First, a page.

How to Get Rid of Scalp Pimples, According to a Dermatologist

Woman with long wet hair slicked back


One of the least comfortable places to get acne is on your scalp, but it's really no different from any other area of your body that may experience breakouts, right? Like your standard pimples, scalp acne can be caused by a mixture of oil and dead skin cells that get stuck in hair follicles. Unfortunately, the cause of scalp acne isn't always as straightforward as that. We went to dermatologist Nava Greenfield of Schweiger Dermatology Group to get her take, and it turns out those blemishes can vary in what they even are, let alone what causes them.

scalp blemishes
Michela Buttignol/Byrdie

Meet the Expert

Nava Greenfield, MD, is a dermatologist at Schweiger Dermatology Group in NYC. She has been published in many medical journals, such as The Journal of Dermatological Treatment.

Greenfield explains, "Blemishes on the scalp can be caused by a wide range of skin disease, some of which are very benign and others that are more serious. The most common blemishes on the scalp that I see are from cysts on the scalp, scalp acne, and from seborrheic dermatitis, or dandruff." Luckily, the treatments that go along with these types of scalp blemishes are simple.

What Is Scalp Acne?

Scalp acne refers to blemishes on the scalp that can be caused by a mixture of oil and dead skin cells that get stuck in hair follicles. "These conditions are easily treatable with either a simple excision (for a cyst) or anti-dandruff and anti-acne medications," says dermatologist Nava Greenfield.

If you're finding frequent breakouts on your scalp, there's a singular wise method of treatment, as Greenfield puts it: "Bottom line: Check with your dermatologist!​" A dermatologist can help you categorize the types of breakouts you're seeing and figure out the best treatment. Greenfield explains, "It's important to have a dermatologist evaluate any blemishes because other more serious diseases, like cutaneous lupus and lichen planopilaris, can also result in spots on the scalp. These can be treated as well, but require closer attention by your dermatologist."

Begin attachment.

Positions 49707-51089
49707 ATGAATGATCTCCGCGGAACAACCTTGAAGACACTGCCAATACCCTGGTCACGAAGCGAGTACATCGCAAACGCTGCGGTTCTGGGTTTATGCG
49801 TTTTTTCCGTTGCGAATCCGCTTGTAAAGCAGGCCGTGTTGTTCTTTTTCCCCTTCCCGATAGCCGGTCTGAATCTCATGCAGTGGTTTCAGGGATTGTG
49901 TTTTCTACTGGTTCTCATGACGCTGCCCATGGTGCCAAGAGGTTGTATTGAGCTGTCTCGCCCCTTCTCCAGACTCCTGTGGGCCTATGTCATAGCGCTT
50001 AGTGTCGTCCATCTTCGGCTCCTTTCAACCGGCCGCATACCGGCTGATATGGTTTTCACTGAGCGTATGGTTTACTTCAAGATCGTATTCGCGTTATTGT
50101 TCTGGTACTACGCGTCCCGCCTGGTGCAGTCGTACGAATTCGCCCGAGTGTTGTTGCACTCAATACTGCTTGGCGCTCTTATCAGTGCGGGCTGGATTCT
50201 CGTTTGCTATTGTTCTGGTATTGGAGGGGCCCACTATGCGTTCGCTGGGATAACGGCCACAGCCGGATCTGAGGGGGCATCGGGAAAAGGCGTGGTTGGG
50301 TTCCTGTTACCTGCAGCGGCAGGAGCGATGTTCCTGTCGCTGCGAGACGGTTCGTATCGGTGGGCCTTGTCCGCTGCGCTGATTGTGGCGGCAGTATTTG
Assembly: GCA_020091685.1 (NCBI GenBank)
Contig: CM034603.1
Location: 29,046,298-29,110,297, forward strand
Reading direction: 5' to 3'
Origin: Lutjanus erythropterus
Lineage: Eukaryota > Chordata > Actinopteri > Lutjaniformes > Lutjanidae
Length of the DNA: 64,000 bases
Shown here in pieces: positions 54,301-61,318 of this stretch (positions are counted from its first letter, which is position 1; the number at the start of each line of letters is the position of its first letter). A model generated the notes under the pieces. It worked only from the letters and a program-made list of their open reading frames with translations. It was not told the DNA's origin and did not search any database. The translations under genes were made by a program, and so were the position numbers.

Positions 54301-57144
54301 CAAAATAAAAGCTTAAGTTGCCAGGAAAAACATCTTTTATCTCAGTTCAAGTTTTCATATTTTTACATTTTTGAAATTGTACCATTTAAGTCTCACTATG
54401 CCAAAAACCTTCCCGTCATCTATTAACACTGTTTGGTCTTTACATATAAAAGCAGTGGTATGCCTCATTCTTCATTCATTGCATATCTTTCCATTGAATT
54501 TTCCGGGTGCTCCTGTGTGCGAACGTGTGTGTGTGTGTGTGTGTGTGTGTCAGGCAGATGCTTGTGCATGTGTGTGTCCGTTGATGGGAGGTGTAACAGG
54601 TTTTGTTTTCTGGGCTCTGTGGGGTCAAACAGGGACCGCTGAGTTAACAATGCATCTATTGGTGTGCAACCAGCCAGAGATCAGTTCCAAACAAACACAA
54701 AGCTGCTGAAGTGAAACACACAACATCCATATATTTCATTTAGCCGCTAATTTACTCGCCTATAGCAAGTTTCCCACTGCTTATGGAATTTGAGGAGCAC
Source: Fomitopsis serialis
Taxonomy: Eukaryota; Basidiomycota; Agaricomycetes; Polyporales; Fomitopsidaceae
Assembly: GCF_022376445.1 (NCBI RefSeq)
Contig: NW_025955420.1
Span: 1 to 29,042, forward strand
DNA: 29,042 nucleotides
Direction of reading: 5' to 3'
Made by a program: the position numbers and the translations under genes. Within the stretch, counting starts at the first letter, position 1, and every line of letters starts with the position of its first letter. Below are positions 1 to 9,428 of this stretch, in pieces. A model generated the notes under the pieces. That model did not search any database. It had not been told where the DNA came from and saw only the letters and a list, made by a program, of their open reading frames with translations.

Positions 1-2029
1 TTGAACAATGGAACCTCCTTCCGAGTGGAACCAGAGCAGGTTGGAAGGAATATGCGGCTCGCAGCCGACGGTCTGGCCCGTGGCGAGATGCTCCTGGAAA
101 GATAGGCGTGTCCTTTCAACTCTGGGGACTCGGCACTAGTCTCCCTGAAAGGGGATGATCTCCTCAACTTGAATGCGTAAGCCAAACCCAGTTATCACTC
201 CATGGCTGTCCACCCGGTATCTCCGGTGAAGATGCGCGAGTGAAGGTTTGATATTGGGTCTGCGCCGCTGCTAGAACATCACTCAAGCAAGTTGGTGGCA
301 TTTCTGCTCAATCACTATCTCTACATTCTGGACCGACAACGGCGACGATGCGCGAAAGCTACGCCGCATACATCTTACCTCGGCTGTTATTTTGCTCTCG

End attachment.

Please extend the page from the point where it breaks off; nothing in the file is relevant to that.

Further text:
When it comes to preventing pimples on your scalp, the same rules apply here as on your face, namely keeping your hands off. Picking and prodding at blemishes will only make them more numerous. Additionally, as with any other area of acne, scalp breakouts can potentially be hormonal. In that case, a visit to the dermatologist, as per Greenfield's suggestion, is best. However, if you are prone to oily hair, it could be an excess of oil. In that case, you'll want to be sure you're washing with water every other day, even if you skip the shampoo—especially after workouts.

An exfoliating scalp treatment once a week can also help clear the scalp of any excess dry skin. Avoid using thick or greasy hair products that will leave a film behind. Keep hair repair treatments and deep conditioning masks away from the scalp. Instead, use them to treat damaged ends as these can lend an excess of oil to the roots—the same goes for your everyday conditioner. Tea-tree oil can also be used here to treat acne as you would on your face by adding a drop to your shampoo.

You can treat mild scalp acne with most any over-the-counter acne product on the market, although you may want to avoid products containing benzoyl peroxide because they can lead to bleaching or discoloration of the hair. A light moisturizer containing salicylic acid is a good option for small spots on your scalp, and it won't bleach your hair either. But, if your acne continues or gets really severe, consider talking to a dermatologist about an oral or topical medication that might work better for you.

Article Sources
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  1. Cleveland Clinic. Acne. Updated September 1, 2020.

  2. Makrantonaki E, Ganceviciene R, Zouboulis C. An update on the role of the sebaceous gland in the pathogenesis of acneDermatoendocrinol. 2011;3(1):41-49. doi:10.4161/derm.3.1.13900

  3. Orchard A, van Vuuren S. Commercial essential oils as potential antimicrobials to treat skin diseasesEvid Based Complement Alternat Med. 2017;2017:4517971. doi:10.1155/2017/4517971

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